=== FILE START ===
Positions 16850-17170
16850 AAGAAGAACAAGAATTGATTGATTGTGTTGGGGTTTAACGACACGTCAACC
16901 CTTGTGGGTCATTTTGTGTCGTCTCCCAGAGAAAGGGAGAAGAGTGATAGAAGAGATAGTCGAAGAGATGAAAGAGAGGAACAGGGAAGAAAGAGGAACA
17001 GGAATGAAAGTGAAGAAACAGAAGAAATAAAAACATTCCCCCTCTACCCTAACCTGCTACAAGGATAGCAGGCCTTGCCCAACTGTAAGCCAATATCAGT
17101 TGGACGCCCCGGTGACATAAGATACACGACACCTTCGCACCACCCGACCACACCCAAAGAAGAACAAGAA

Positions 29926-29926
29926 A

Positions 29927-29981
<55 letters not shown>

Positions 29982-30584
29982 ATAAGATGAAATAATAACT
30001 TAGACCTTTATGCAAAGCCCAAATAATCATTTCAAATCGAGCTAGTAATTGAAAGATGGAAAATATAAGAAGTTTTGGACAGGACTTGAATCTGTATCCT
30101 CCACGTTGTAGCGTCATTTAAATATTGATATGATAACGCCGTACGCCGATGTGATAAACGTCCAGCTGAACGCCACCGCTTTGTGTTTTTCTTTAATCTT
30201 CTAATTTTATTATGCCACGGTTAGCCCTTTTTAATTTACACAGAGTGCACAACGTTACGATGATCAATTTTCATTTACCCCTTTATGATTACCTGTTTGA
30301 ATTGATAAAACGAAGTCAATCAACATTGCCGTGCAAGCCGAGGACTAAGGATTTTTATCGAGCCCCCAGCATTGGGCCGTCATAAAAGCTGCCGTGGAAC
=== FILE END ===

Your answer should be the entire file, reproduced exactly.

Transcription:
Positions 16850-17170
16850 AAGAAGAACAAGAATTGATTGATTGTGTTGGGGTTTAACGACACGTCAACC
16901 CTTGTGGGTCATTTTGTGTCGTCTCCCAGAGAAAGGGAGAAGAGTGATAGAAGAGATAGTCGAAGAGATGAAAGAGAGGAACAGGGAAGAAAGAGGAACA
17001 GGAATGAAAGTGAAGAAACAGAAGAAATAAAAACATTCCCCCTCTACCCTAACCTGCTACAAGGATAGCAGGCCTTGCCCAACTGTAAGCCAATATCAGT
17101 TGGACGCCCCGGTGACATAAGATACACGACACCTTCGCACCACCCGACCACACCCAAAGAAGAACAAGAA

Positions 29926-29926
29926 A

Positions 29927-29981
<55 letters not shown>

Positions 29982-30584
29982 ATAAGATGAAATAATAACT
30001 TAGACCTTTATGCAAAGCCCAAATAATCATTTCAAATCGAGCTAGTAATTGAAAGATGGAAAATATAAGAAGTTTTGGACAGGACTTGAATCTGTATCCT
30101 CCACGTTGTAGCGTCATTTAAATATTGATATGATAACGCCGTACGCCGATGTGATAAACGTCCAGCTGAACGCCACCGCTTTGTGTTTTTCTTTAATCTT
30201 CTAATTTTATTATGCCACGGTTAGCCCTTTTTAATTTACACAGAGTGCACAACGTTACGATGATCAATTTTCATTTACCCCTTTATGATTACCTGTTTGA
30301 ATTGATAAAACGAAGTCAATCAACATTGCCGTGCAAGCCGAGGACTAAGGATTTTTATCGAGCCCCCAGCATTGGGCCGTCATAAAAGCTGCCGTGGAAC